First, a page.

At Uncommon Descent, “niwrad” has posted a link to a Sequences Probability Calculator. This webserver allows you to set a number of trials (“chemical reactions”) per second, the number of letters per position (20 for amino acids) and a sequence length, and then it calculates how long it will take for you to get exactly that sequence. Each trial assumes that you draw a sequence at random, and success is only when you exactly match the target sequence. This of course takes nearly forever.
So in effect the process is one of random mutation without natural selection present, or random mutation with natural selection that shows no increase in fitness when a sequence partially matches the target. This leads to many thoughts about evolution, such as:
- Do different species show different sequences for a given protein? Typically they do, so the above scheme implies that they can’t have evolved from common ancestors that had a different protein sequence. They each must have been the result of a separate special creation event.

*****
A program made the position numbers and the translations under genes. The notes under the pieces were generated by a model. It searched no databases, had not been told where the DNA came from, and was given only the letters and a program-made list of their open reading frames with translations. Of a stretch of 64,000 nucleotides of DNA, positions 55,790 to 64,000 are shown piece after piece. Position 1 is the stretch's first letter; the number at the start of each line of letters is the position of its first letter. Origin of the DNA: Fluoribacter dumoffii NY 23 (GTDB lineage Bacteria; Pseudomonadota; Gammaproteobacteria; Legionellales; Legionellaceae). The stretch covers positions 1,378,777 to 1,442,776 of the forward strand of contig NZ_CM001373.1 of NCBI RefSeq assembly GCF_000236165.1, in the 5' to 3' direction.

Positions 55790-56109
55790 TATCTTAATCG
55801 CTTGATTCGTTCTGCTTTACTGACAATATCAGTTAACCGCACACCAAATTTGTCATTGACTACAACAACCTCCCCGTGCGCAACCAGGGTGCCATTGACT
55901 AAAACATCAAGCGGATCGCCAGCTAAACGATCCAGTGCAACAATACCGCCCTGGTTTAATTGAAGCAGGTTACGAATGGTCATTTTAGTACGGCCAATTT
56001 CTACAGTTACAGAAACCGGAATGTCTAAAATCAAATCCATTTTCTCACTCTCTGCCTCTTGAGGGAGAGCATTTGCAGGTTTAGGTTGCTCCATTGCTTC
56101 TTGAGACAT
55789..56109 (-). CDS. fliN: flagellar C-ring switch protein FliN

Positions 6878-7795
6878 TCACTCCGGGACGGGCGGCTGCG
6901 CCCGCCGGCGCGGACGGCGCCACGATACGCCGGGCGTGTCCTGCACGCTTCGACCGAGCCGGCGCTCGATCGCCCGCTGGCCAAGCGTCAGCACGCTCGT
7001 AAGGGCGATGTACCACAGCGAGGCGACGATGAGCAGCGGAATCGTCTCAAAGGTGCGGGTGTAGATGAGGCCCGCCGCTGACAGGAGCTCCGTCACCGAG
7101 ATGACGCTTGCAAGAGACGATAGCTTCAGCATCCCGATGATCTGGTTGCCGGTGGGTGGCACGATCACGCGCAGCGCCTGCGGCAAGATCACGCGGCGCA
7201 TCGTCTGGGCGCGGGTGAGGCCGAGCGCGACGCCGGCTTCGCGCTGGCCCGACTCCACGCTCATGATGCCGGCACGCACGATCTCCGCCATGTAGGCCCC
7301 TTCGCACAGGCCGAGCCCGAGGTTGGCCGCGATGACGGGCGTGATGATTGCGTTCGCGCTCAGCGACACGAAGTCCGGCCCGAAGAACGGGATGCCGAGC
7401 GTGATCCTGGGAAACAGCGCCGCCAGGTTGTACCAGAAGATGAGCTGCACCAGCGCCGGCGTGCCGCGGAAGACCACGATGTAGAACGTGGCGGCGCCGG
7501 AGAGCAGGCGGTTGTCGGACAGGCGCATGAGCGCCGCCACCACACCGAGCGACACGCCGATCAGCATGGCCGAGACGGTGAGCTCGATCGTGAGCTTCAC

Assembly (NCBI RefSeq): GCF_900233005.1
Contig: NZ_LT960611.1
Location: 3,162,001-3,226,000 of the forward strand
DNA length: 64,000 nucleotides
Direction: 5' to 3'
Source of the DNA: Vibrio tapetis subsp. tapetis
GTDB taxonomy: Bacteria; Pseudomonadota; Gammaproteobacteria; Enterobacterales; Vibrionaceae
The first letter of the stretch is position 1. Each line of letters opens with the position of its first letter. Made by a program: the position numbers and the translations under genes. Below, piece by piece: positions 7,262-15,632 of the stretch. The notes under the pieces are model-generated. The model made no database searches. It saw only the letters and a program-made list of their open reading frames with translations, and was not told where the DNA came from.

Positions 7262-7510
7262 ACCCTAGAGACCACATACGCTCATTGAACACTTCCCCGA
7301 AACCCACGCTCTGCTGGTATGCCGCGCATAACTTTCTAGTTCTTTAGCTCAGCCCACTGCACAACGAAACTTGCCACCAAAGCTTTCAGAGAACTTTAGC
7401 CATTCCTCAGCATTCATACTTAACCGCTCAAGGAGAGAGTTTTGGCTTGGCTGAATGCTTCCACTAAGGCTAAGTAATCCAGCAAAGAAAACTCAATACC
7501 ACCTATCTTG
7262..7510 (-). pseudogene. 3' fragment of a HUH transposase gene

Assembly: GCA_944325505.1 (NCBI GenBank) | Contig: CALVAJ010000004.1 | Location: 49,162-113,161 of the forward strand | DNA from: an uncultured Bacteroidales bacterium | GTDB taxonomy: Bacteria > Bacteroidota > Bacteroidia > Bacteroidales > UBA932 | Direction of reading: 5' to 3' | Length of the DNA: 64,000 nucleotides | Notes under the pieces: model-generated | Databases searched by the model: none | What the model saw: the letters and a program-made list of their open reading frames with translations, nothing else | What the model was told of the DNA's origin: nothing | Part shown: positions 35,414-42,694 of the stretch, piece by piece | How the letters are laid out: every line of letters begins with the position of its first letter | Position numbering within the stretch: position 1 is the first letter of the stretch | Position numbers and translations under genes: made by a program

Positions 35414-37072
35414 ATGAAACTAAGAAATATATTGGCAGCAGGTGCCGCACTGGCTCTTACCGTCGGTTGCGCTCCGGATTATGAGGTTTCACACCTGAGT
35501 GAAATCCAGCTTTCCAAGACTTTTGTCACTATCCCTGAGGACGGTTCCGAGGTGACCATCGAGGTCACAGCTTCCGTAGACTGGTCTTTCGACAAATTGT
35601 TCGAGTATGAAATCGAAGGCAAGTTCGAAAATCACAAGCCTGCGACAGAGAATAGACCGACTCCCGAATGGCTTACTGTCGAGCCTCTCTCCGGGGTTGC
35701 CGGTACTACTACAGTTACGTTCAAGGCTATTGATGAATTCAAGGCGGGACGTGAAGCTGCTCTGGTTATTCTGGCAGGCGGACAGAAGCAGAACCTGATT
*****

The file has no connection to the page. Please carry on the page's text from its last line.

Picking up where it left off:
- If an experimenter takes a gene from one species and puts it into another, so that the protein sequence is now that of the source species, does it still function? If not, why are people so concerned about making transgenic organisms (they’d all be dead anyway)?
- If we make a protein sequence by combining part of a sequence from one species and the rest of that protein sequence from another, will that show function in either of the parent species? (Typically yes, it will).
Does a consideration of the experimental evidence show that the SPC fails to take account of the function of nearby sequences?
The author of the Sequences Probability Calculator views evolution as basically impossible. The SPC assumes that any change in a protein makes it unable to function. Each species sits on a high fitness peak with no shoulders. In fact, experimental studies of protein function are usually frustrating, because it is hard to find noticeable difference of function, at least ones big enough to measure in the laboratory.